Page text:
California State Assembly bill to cut back on Proposition 65 cases receives support

By S. Laney Griffo | May 29, 2017

A California State Assembly member is confident his bill to cut back on Proposition 65 cases will pass now that he has amended the bill.

SACRAMENTO — A California State Assembly member is confident his bill to cut back on Proposition 65 cases will pass now that he has amended the bill.

Ed Chau (D-Monterey Park) introduced the bill after seeing an increase of Proposition 65 cases.

Proposition 65, known as the Safe Drinking Water and Toxic Enforcement Act, requires California businesses to issue a clear warning before exposing individuals to toxins.

Individuals may bring cases against businesses but must provide a certificate of merit to the attorney general’s office. Chau said he often found that small business owners have been hurt the most by these types of cases.

“We decided to look into the issue a little bit more and wanted to resolve or at least try to tackle the problem because often times a number of unscrupulous lawyers are taking advantage of the fact that these small business owners have no money to defend, so they have to settle these lawsuits early on,” Chau told the Northern California Record.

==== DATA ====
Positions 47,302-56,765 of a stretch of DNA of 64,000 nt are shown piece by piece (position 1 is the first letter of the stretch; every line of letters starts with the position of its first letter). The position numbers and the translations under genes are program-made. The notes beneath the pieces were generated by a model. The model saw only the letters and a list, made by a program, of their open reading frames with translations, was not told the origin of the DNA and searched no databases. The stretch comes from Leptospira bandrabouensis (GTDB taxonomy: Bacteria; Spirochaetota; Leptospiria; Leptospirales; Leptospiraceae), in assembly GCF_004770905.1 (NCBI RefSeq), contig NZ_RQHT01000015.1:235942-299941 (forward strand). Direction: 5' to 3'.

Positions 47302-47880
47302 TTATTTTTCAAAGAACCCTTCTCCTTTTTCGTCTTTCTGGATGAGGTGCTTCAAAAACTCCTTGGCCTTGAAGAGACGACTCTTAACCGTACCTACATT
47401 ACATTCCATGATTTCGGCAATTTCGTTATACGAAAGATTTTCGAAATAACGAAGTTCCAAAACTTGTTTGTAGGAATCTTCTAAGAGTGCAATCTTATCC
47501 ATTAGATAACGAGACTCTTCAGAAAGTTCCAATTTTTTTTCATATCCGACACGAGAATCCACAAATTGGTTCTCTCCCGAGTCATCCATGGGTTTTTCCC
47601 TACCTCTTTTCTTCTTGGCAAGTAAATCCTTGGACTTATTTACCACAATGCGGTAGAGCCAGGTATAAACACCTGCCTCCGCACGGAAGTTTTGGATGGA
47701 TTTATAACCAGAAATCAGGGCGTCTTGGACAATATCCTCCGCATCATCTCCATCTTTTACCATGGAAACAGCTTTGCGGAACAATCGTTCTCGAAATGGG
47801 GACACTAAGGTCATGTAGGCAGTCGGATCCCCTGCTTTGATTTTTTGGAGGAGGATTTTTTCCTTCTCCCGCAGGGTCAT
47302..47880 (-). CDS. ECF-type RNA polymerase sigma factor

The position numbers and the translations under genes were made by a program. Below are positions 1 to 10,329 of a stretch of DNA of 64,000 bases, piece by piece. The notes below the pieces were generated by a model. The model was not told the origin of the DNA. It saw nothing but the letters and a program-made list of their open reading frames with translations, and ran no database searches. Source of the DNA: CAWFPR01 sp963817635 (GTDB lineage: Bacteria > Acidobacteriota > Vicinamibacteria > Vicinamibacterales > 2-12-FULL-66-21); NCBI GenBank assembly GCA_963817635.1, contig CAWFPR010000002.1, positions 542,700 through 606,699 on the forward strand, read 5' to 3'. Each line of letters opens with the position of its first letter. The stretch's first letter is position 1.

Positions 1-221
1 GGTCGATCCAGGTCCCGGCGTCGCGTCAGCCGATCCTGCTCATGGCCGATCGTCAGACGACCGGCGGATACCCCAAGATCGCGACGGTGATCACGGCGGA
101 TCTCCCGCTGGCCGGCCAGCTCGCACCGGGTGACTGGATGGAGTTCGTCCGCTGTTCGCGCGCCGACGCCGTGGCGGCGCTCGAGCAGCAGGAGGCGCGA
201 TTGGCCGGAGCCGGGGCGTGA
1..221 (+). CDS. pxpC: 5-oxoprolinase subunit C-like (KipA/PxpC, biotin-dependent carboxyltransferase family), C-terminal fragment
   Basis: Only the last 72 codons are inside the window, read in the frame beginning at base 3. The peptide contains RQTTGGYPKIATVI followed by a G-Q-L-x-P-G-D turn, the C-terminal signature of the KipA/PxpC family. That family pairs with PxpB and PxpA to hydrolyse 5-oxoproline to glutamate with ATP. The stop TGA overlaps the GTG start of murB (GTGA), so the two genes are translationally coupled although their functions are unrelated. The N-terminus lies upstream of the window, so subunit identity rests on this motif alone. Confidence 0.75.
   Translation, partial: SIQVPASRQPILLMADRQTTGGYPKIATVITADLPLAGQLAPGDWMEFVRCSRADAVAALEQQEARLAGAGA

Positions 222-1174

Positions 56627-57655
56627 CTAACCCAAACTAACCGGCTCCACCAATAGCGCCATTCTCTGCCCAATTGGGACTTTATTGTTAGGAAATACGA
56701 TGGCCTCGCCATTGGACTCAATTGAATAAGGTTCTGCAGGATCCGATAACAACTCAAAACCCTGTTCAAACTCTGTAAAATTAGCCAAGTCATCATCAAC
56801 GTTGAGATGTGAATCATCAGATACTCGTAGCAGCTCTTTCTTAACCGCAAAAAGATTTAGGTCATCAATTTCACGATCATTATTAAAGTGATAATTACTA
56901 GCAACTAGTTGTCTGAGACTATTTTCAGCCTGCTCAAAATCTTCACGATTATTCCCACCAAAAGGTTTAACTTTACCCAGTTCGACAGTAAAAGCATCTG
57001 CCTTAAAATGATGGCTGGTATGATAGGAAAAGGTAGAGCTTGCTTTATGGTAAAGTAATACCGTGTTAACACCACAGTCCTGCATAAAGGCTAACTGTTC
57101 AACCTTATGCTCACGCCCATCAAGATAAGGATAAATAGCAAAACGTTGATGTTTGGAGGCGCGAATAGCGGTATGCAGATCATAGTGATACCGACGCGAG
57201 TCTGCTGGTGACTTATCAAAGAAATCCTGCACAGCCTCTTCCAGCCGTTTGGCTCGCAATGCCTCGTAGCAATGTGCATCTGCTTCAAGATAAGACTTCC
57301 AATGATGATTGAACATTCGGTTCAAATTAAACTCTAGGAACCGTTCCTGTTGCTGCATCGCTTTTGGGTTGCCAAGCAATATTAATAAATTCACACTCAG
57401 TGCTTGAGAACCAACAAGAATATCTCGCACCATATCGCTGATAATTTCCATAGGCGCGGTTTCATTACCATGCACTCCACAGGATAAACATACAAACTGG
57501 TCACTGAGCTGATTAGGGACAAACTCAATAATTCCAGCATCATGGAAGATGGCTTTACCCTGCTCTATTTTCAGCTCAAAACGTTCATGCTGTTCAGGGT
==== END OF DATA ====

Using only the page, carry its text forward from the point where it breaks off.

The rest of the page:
The current law says the basis for the certification is not discoverable, meaning defendants in the case don’t know why the case was brought against them and can’t address the issues on their own.

Chau’s amendments to the bill would make all information relevant to the case discoverable early in the case.

“In that regard, we are allowing a level playing field,” Chau said.

Chau also made amendments to provide education to small business owners about what Proposition 65 requires of them. The amendment would require the governor’s Office of Economic Development to post information about the proposition on its website.

Chau said the ideas for these amendments came from his conversations with stakeholders.

“There is not registered opposition, by the way," Chau said. "Everyone is in support of it because we started out by talking to a lot stakeholders including the attorneys, the small business owners and the Cal Chamber also made some very useful suggestions as well.”

The Center for Environmental Health, the Environmental Working Group and Clean Water Action originally opposed the bills, but Chau said they removed their opposition because of the collaborative efforts his team has made.

The bill is currently before the assembly's appropriation committee waiting to be reviewed.  

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